Driving along you'd click it down with the upper third or quarter or eighth of your left foot, and bang: job done, no hands man, it was low beam and keep 'em coming-cars that is.
You know what I'm talking about? How old are you?
Let's see, you'd have to be what, 40, or 35 maybe, if your first car was used, to know what I'm talking about. Because if you count 18 as being first car owning age-and you're 35-now, you were18, let me figure this, a 35 (sorry, I add out loud), year old was 18 in, what?, 1992-so yeah, I'm right, if you're 35 now, you'd have to have had an older car as your first car to know what I'm talking about; how beautifully the toe clicker high/low beam switch worked.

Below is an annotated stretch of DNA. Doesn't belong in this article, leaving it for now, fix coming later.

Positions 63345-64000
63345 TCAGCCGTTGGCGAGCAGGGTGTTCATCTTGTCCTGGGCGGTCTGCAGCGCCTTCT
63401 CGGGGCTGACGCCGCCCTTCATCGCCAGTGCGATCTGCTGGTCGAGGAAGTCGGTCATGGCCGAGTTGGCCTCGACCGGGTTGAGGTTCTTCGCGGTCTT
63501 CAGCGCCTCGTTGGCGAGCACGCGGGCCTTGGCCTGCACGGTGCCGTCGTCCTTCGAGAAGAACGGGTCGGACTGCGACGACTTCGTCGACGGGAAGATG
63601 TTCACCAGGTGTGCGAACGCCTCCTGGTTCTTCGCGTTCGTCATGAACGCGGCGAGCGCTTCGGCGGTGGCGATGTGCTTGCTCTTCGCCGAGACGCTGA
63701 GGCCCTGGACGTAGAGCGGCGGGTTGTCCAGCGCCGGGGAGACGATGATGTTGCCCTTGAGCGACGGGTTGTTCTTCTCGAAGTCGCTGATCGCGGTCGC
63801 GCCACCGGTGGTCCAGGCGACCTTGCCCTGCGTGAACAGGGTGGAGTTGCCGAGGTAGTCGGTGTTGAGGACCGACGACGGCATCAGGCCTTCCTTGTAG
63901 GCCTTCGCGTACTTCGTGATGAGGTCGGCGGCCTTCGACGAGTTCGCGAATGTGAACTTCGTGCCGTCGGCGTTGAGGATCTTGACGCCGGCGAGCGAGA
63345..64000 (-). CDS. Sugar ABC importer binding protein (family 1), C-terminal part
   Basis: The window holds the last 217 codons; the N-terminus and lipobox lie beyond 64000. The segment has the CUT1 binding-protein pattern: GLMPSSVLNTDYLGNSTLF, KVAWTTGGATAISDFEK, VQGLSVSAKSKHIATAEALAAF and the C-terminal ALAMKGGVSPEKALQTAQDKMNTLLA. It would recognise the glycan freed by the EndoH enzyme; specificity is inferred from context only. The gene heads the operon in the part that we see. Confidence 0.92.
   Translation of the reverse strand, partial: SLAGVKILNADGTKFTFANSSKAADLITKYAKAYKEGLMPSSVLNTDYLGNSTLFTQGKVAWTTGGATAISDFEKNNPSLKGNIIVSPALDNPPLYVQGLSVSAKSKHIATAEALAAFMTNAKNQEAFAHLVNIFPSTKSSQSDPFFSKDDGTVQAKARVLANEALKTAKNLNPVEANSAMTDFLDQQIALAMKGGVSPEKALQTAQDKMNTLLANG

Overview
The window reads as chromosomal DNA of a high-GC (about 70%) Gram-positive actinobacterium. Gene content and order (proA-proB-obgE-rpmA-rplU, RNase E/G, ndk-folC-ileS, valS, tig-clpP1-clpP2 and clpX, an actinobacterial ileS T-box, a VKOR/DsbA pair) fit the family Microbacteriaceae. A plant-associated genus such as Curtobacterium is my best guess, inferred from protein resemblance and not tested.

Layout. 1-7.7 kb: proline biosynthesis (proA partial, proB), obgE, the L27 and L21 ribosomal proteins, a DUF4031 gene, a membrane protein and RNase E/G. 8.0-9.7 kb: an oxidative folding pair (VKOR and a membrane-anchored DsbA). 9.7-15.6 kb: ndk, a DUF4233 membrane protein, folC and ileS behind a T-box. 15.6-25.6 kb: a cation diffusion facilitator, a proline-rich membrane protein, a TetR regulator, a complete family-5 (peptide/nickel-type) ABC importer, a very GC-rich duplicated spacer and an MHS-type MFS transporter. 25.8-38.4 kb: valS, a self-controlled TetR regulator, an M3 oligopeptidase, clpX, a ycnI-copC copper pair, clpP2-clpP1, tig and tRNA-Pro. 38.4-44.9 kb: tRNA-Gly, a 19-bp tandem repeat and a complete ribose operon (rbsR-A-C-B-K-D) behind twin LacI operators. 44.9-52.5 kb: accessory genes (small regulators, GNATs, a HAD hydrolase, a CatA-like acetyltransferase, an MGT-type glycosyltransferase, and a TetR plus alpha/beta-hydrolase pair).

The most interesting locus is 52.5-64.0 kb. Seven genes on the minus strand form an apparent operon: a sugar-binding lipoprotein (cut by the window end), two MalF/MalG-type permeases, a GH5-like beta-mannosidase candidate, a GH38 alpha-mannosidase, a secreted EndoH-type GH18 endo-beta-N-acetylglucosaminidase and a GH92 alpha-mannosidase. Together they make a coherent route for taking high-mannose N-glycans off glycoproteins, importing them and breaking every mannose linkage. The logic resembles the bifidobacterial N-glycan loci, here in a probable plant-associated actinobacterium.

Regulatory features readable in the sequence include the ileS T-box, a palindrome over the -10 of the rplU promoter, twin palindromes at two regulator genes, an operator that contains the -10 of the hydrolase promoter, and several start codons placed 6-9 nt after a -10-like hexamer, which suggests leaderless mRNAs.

Remember the sound it made? It was a solid, All-American, "I poured eleven concrete piers today, got done at ten-thirty, pouring the last one tomorrow," guy type sound. Stop reading for a second and if you know the sound I speak of, and listen for it. Solid.
The definitive "kahnahca" sound the clicker made was enhanced by it's being constructed so perfectly that when you pressed down on it your foot would ground off the strength of it's rugged design, sending a not so subtle volt of juice up through your leg to your hip bone creating a muscle memory that, for me hasn't dimmed a titch in more than twenty years. (Partially explains so many baby-boomer hip replacements)
Interesting that the angle your foot rested on the clicker made it so the pressure you applied to operate the switch did not move it in a straight down trajectory, which led one to assume the clicker might wear fast, or malfunction regularly. But it rarely did.